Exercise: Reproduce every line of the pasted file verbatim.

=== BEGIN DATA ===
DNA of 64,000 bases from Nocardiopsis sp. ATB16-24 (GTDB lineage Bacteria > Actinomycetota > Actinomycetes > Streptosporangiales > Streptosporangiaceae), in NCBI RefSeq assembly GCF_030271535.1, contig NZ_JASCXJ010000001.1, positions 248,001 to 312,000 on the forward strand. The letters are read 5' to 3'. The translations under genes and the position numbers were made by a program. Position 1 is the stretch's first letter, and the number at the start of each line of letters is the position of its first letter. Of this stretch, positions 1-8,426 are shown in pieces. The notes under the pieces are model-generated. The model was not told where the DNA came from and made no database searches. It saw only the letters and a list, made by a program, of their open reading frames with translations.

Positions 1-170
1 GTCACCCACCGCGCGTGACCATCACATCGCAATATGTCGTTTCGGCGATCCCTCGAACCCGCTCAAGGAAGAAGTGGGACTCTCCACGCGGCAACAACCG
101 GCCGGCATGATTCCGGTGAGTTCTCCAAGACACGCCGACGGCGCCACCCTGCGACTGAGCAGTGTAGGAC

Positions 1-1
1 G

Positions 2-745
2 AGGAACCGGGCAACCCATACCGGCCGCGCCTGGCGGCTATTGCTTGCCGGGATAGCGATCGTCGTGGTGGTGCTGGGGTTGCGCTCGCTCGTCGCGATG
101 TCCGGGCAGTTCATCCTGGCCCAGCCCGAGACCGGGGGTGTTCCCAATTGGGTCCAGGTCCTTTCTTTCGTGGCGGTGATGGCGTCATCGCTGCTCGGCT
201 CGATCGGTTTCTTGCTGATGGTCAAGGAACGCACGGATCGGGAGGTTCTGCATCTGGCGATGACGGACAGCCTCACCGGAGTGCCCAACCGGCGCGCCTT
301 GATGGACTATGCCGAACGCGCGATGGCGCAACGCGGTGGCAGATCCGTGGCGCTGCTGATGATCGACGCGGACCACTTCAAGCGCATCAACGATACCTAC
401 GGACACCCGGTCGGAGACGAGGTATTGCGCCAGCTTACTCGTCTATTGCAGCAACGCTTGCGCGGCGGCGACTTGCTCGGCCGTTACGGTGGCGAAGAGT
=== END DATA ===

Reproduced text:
DNA of 64,000 bases from Nocardiopsis sp. ATB16-24 (GTDB lineage Bacteria > Actinomycetota > Actinomycetes > Streptosporangiales > Streptosporangiaceae), in NCBI RefSeq assembly GCF_030271535.1, contig NZ_JASCXJ010000001.1, positions 248,001 to 312,000 on the forward strand. The letters are read 5' to 3'. The translations under genes and the position numbers were made by a program. Position 1 is the stretch's first letter, and the number at the start of each line of letters is the position of its first letter. Of this stretch, positions 1-8,426 are shown in pieces. The notes under the pieces are model-generated. The model was not told where the DNA came from and made no database searches. It saw only the letters and a list, made by a program, of their open reading frames with translations.

Positions 1-170
1 GTCACCCACCGCGCGTGACCATCACATCGCAATATGTCGTTTCGGCGATCCCTCGAACCCGCTCAAGGAAGAAGTGGGACTCTCCACGCGGCAACAACCG
101 GCCGGCATGATTCCGGTGAGTTCTCCAAGACACGCCGACGGCGCCACCCTGCGACTGAGCAGTGTAGGAC

Positions 1-1
1 G

Positions 2-745
2 AGGAACCGGGCAACCCATACCGGCCGCGCCTGGCGGCTATTGCTTGCCGGGATAGCGATCGTCGTGGTGGTGCTGGGGTTGCGCTCGCTCGTCGCGATG
101 TCCGGGCAGTTCATCCTGGCCCAGCCCGAGACCGGGGGTGTTCCCAATTGGGTCCAGGTCCTTTCTTTCGTGGCGGTGATGGCGTCATCGCTGCTCGGCT
201 CGATCGGTTTCTTGCTGATGGTCAAGGAACGCACGGATCGGGAGGTTCTGCATCTGGCGATGACGGACAGCCTCACCGGAGTGCCCAACCGGCGCGCCTT
301 GATGGACTATGCCGAACGCGCGATGGCGCAACGCGGTGGCAGATCCGTGGCGCTGCTGATGATCGACGCGGACCACTTCAAGCGCATCAACGATACCTAC
401 GGACACCCGGTCGGAGACGAGGTATTGCGCCAGCTTACTCGTCTATTGCAGCAACGCTTGCGCGGCGGCGACTTGCTCGGCCGTTACGGTGGCGAAGAGT